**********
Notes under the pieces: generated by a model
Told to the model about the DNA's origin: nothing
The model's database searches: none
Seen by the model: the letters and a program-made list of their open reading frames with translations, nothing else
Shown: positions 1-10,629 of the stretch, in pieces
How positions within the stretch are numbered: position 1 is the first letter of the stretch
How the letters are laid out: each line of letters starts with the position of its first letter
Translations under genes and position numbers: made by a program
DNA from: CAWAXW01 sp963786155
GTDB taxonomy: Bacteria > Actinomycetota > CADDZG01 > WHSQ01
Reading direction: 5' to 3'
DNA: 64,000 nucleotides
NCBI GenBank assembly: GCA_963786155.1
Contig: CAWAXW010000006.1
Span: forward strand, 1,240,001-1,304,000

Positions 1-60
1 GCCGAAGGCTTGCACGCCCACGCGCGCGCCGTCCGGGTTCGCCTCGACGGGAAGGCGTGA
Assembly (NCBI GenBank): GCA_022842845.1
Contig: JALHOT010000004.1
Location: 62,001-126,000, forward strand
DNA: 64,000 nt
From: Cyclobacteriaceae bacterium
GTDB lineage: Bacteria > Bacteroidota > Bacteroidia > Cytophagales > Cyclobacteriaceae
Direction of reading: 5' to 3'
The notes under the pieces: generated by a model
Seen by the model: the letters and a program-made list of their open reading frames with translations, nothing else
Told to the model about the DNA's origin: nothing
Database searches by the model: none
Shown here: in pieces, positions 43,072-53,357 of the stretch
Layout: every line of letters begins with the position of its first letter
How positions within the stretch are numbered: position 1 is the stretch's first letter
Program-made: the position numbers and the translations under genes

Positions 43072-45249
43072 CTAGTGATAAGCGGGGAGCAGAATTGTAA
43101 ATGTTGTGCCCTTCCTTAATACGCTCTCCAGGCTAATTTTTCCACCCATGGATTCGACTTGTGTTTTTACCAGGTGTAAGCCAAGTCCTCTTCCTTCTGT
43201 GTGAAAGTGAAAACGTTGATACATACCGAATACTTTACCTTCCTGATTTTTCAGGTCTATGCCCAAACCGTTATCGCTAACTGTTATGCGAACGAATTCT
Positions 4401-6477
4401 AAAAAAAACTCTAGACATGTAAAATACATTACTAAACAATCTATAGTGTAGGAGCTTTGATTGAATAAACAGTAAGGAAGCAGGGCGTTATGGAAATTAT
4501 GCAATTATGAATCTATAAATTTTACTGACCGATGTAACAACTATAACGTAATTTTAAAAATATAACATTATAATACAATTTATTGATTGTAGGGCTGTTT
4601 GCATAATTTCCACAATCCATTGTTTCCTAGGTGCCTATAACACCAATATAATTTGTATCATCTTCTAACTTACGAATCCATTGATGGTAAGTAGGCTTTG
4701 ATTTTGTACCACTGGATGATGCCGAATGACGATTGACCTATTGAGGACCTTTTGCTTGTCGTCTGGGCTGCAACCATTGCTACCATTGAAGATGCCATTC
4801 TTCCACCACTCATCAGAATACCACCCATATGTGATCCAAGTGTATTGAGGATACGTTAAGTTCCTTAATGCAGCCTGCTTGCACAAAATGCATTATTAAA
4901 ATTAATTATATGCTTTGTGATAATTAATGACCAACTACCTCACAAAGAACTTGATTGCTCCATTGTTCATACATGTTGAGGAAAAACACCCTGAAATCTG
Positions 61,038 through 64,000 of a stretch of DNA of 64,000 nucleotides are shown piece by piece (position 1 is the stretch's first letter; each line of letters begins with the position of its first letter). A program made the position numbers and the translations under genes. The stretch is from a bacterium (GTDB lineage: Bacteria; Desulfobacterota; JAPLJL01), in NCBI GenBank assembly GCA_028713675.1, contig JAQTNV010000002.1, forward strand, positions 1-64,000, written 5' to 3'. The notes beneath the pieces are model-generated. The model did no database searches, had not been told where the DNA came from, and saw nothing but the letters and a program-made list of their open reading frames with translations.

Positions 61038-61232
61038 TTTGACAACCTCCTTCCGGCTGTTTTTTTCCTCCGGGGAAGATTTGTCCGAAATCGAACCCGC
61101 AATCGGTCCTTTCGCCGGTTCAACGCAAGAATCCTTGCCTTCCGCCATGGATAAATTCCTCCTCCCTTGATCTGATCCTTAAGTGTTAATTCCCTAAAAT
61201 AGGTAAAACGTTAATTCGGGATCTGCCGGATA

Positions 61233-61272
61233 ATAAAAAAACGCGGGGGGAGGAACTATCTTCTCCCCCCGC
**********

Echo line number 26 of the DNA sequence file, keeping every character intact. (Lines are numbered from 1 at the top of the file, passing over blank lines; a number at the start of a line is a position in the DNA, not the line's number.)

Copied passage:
Seen by the model: the letters and a program-made list of their open reading frames with translations, nothing else